Be as open as possible. Carrying out your soul sucks, especially when you don’t know how someone you care about will react. Sinai recalled that she was “afraid” to tell her current husband about her herpes because “he was perfect” and she didn’t want to “lose him.” However, remember that you are telling this person your entire life story because you want to share this life with him.

Don’t get obsessed with what you will do if they react badly or fail to offer you the support you need. It’s difficult, but keep in mind that you deserve a partner who will support you, so don’t delay telling them your truth for fear of rejection. This rejection can be positive because it allows you to separate from someone who cannot provide what you need and ultimately find someone who can.

What’s more, revelation about what you’ve been through has serious potential to strengthen your partnership, especially if your trauma manifests itself in distrustful behavior. It is much better for the other person to know everything that is comfortable for you to share, so that they can understand why you might act in a certain way and be with you if, say, you return home stressed after a therapy session or experience memories or panic. … attack.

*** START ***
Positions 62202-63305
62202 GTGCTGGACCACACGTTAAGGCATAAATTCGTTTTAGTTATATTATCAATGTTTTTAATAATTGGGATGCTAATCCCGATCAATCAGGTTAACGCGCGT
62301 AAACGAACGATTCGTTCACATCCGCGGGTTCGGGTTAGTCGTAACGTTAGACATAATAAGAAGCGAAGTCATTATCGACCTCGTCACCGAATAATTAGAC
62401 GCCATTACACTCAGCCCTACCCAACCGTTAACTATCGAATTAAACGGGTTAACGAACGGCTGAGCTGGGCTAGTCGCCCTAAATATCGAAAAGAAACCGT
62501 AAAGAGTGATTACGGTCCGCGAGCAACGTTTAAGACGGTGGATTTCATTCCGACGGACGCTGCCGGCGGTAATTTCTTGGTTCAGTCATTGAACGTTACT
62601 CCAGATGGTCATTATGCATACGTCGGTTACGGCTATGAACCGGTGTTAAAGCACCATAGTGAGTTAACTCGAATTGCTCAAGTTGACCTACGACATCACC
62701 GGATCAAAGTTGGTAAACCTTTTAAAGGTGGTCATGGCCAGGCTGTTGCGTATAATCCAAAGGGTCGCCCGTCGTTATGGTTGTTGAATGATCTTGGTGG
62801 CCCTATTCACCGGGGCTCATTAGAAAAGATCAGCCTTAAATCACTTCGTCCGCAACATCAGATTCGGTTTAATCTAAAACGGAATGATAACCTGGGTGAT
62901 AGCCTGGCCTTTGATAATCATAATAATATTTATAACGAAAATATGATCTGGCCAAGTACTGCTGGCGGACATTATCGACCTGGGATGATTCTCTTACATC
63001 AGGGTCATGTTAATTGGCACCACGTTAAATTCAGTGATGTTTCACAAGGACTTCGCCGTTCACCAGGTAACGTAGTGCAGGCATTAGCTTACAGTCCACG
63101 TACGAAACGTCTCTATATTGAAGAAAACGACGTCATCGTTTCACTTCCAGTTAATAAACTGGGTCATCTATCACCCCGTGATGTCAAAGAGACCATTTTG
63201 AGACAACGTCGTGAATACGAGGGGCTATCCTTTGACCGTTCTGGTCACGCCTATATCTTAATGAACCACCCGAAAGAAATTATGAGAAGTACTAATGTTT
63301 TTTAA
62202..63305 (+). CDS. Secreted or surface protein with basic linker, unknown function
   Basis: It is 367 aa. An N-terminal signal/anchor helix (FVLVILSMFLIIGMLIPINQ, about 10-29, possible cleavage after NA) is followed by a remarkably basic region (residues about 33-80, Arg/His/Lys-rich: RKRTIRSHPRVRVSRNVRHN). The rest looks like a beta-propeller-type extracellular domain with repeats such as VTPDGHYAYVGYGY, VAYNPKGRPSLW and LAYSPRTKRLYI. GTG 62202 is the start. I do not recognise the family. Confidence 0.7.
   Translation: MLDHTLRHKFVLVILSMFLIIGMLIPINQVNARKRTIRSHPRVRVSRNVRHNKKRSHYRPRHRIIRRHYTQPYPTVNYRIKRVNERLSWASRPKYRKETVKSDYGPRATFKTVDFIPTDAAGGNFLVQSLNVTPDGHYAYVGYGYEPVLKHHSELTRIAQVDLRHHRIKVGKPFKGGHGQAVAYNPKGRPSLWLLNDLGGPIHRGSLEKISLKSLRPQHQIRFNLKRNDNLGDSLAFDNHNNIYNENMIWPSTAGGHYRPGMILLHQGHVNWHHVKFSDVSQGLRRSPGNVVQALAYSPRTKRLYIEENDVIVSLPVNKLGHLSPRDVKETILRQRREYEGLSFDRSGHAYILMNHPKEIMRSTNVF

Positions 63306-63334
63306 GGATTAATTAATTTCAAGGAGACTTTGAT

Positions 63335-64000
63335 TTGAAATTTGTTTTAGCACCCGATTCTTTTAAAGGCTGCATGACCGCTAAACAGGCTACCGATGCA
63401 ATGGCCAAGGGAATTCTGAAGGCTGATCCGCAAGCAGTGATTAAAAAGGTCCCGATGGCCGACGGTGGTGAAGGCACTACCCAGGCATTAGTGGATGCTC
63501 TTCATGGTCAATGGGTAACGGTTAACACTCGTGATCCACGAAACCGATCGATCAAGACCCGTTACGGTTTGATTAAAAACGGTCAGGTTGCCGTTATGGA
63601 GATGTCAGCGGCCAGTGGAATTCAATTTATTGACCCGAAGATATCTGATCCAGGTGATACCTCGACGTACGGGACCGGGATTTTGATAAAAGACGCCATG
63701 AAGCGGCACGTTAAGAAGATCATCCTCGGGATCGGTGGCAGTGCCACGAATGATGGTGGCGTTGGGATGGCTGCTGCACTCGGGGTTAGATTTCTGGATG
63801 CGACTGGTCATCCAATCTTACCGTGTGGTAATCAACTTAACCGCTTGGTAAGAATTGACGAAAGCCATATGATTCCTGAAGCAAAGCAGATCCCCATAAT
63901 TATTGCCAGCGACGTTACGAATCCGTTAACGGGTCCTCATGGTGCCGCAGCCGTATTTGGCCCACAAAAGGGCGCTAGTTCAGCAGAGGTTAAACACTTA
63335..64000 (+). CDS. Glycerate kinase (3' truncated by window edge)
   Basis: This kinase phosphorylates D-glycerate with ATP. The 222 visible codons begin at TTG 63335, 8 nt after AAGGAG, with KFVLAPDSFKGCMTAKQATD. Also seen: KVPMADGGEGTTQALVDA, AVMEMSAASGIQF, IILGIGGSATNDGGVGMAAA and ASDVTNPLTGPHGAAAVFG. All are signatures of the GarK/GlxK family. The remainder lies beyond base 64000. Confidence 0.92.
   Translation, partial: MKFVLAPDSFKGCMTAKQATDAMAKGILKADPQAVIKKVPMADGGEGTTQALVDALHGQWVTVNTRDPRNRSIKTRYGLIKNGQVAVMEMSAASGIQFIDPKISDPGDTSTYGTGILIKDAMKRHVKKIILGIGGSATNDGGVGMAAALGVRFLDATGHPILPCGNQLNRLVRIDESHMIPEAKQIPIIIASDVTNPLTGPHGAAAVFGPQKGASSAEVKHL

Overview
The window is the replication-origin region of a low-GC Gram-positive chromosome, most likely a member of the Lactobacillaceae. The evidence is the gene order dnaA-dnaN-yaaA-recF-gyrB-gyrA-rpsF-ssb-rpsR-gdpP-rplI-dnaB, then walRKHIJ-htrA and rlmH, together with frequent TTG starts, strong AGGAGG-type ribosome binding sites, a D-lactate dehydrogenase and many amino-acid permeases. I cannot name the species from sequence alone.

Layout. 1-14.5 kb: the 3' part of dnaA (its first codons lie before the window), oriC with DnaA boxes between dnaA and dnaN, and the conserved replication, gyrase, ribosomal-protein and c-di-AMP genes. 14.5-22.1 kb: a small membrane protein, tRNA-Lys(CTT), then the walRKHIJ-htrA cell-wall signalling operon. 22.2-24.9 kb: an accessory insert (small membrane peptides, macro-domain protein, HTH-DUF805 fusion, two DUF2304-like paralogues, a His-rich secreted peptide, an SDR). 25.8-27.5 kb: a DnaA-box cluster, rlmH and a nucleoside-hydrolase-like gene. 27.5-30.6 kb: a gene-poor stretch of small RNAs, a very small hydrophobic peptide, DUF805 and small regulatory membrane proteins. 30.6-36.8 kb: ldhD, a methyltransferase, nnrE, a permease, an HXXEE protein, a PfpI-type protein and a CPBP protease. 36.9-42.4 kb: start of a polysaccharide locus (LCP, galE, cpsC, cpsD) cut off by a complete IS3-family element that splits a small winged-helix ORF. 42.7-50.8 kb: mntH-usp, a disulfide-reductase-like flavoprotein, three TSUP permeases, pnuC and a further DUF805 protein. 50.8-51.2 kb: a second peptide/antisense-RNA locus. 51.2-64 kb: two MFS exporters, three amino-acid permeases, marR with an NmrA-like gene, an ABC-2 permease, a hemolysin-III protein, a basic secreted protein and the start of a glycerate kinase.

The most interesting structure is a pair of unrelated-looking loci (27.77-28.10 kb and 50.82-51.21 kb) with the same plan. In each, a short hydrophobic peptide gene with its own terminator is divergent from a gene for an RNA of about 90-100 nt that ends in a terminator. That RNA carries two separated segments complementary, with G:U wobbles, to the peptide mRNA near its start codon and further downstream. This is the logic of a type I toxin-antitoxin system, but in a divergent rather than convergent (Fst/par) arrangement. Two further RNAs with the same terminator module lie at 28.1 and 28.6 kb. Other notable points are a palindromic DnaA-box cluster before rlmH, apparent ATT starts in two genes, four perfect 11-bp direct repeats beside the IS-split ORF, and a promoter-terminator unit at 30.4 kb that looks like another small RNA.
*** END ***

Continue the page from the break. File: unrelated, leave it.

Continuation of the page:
Try to stay calm

This is the hard part, but don’t get into the conversation with the drama knob all the way up, and don’t regret telling them your story. Your trauma plays a cruel joke on you and tries to convince you that you will be rejected, so you are forgiven for letting this panic seep into the conversation, but you take comfort in the fact that this person seems to like you enough that you want to do your relationship is more serious. Do not worry. You do the right thing for yourself and your relationship, and sometimes it can be difficult.